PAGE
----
Iranian and Saudi Arabian clubs have had a long-standing rivalry. And of course this year was no different. Persepolis had travelled to Al-Nassr in the group stages but were hammered 3-0, so the return leg was a chance for revenge. As Azadi Stadium was packed with 100,000 ferocious Persepolis fans, there could only be one outcome between the two sides. The game was heading for a 0-0 draw until the hour mark when Mehdi Taremi was fouled in the box for a penalty. With the eyes of millions of supporters on him, the young striker showed nerves of steel when he stepped up and scored a beautiful panenka as the stadium erupted. The game ended 1-0 to Persepolis and after the match Taremi himself said he was inspired by the great Ali Karimi, who scored a panenka for Persepolis against another Saudi Arabian side, Al-Hilal. SS
34. Wu Lei
Shanghai SIPG (CHN) / China / Attacking Midfield
Quite predictably, the end-of-the-season Chinese Super League (CSL) Gala was dominated by Guangzhou Evergrande players. As many as seven of them found their way into the Team of the Year, while only two runners-up recruiting from Shanghai SIPG were allowed to accompany them. You would be forgiven, if not outright expected, though, to look outside Canton for the biggest domestic star – namely to the largest Chinese city, where the poster boy of today’s national team, Wu Lei, plies his trade.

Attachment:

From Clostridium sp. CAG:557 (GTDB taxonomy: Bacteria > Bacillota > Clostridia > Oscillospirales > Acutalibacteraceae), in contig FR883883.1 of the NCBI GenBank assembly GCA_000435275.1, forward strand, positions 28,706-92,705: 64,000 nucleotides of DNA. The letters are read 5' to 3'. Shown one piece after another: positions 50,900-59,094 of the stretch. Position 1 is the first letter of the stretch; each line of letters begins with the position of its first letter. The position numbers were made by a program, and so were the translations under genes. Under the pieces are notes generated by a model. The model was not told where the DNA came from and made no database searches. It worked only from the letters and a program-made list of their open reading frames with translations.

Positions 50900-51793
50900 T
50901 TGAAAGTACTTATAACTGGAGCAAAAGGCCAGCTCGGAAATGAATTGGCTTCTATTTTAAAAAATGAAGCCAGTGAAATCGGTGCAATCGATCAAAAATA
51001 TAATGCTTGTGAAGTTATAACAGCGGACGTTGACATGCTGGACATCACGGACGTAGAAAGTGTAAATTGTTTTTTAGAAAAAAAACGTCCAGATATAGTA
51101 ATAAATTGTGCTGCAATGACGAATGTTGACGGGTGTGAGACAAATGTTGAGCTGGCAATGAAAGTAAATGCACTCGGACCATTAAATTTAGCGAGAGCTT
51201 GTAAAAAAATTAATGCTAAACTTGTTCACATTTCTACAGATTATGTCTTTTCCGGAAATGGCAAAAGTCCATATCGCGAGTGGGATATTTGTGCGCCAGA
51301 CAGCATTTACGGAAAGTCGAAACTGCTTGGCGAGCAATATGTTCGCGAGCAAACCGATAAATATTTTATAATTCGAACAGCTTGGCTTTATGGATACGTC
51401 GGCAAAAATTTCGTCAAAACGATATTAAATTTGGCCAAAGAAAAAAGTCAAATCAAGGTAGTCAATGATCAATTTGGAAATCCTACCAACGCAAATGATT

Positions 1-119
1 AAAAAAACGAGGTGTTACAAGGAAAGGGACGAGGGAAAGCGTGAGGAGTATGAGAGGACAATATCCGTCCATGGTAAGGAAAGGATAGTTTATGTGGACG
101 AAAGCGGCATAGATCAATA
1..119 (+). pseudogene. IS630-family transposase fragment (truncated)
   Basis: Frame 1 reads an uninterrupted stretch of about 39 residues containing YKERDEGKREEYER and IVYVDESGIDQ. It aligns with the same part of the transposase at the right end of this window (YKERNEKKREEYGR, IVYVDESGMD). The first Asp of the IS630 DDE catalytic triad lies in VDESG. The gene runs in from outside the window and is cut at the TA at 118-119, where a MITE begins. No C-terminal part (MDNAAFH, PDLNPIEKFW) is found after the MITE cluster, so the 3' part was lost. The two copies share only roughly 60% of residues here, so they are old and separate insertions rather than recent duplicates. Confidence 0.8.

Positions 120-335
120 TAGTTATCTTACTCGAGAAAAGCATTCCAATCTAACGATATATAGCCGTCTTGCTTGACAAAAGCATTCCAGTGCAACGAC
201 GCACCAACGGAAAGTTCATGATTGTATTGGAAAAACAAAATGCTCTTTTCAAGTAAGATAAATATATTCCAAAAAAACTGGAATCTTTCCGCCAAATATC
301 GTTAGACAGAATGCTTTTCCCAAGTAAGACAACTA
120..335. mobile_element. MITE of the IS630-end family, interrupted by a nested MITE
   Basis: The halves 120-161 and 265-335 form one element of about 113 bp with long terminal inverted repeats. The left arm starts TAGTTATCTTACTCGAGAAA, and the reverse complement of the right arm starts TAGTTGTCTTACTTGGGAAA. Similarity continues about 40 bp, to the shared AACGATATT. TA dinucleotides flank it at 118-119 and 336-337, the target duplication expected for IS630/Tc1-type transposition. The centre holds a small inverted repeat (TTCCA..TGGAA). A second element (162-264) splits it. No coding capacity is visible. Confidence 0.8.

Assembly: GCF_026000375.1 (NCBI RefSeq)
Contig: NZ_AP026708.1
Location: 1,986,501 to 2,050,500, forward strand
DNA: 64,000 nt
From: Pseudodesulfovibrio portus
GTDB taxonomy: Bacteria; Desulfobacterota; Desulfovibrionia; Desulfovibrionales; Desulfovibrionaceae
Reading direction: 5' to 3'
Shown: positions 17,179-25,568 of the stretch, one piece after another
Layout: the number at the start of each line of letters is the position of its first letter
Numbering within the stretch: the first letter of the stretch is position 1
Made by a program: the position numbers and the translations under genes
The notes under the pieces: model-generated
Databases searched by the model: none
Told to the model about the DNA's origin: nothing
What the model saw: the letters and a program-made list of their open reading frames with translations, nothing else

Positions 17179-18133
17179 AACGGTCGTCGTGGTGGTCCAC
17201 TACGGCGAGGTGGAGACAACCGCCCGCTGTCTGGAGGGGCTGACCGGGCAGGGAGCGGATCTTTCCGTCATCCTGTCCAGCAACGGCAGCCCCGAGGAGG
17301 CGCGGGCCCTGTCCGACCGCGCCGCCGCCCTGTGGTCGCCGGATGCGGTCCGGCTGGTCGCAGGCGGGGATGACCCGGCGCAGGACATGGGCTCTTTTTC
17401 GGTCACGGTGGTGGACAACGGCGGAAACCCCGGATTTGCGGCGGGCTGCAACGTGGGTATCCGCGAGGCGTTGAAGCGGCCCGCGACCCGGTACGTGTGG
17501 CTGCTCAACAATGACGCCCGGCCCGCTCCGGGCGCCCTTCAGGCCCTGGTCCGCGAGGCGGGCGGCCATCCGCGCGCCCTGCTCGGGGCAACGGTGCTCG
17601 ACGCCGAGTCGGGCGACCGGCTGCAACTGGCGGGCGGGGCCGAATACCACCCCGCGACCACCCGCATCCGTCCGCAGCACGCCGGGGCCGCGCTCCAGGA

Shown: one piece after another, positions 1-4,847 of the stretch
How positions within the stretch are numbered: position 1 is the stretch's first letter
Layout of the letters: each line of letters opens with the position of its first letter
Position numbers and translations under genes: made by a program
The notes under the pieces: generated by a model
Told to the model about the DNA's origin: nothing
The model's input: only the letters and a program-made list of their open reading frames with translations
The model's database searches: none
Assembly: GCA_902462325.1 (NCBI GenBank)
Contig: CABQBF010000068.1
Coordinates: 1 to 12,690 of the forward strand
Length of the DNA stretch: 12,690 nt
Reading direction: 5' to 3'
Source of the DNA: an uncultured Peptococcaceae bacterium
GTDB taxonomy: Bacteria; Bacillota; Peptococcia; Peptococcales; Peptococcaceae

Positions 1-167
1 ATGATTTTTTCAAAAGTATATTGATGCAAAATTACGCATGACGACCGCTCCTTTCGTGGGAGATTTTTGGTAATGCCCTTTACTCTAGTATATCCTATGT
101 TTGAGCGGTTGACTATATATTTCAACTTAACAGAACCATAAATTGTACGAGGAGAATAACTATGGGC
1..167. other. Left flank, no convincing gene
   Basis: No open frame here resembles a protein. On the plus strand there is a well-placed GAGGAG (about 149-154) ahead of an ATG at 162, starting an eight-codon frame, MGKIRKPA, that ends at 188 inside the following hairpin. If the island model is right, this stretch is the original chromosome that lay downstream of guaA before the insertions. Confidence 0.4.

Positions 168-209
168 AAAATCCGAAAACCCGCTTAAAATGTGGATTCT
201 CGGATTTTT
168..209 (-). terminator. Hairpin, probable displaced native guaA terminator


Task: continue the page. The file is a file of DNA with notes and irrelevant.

Tremendously agile and usually uber-confident, blessed with almost inhuman acceleration and top speed, the Shanghai SIPG loyal arguably comes closest to the personification of counter-attacking mentality of the former China manager Alain Perrin. That was best captured by Wu Lei’s first-half performance in the Asian Cup quarter-final as well as some East Asian Cup patches, when his readiness to press the ball may have come in handy had it not been for the player’s hesitancy in the final third.